Dutch Minister for Infrastructure and the Environment, Melanie Schultz van Haegen, highlighted the need to ‘stay ahead’ by making economies and countries resilient on the Conference’s opening day. “For every dollar we spend on prevention,” she said, “we save seven on clearing the debris after a disaster.”
Addressing the conference in her capacity as the UN Special Advocate for Inclusive Finance for Development, Queen Máxima of the Netherlands emphasized financial inclusion as “vital in improving resilience both for individuals, households, communities and businesses, especially smallholder farmers and small and medium-sized enterprises (SMEs), which are the backbone of any given economy.”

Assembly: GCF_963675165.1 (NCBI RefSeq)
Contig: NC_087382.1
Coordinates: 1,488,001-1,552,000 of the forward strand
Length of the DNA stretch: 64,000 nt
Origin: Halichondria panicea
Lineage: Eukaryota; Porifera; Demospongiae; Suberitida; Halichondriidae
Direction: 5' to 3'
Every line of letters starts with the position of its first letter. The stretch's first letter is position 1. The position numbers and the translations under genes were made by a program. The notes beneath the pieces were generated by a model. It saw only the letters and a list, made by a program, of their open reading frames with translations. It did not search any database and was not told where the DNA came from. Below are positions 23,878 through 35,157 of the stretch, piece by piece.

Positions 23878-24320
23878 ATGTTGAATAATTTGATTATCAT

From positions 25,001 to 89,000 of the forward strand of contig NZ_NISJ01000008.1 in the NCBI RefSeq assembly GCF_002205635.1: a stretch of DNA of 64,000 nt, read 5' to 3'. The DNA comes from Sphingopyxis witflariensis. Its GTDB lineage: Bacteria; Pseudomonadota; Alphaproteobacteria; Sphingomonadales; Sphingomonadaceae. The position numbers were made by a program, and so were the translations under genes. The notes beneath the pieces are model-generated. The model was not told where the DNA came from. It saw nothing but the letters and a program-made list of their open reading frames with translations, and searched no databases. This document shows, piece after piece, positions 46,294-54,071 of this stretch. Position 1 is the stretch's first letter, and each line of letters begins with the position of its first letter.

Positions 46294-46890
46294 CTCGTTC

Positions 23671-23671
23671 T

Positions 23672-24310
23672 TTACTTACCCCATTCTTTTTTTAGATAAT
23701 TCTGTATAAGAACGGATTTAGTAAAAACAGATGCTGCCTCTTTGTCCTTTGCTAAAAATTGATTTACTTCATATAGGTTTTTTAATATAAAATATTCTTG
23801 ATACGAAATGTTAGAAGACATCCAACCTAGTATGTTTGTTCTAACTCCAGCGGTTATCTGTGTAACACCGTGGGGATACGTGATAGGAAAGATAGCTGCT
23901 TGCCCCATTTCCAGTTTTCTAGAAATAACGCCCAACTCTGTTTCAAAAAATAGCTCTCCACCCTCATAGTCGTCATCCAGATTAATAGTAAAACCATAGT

The conference comprised a variety of plenary and parallel sessions, round tables, field trips, a project exhibition and business expo as well as an ‘adaptation tool shed.’ Three types of sessions took place: science; practice, including policy practice; and science-practice.
Sessions on cities and infrastructure considered, inter alia: regional perspectives on vulnerability and adaptation; integral adaptive concepts applied in urban deltas; city resilience strategies to support safe, inclusive and smart development; urban design and flood management in resilient cities; helping local implementation of the Sendai framework for DRR; and climate risk management and adaptation in ports.
Under food, forestry and rural livelihoods, participants discussed: rural livelihoods and smallholder farming systems; climate change adaptation with mitigation co-benefits in forests and woodlands; and societal responses to climate change in agriculture, among other issues.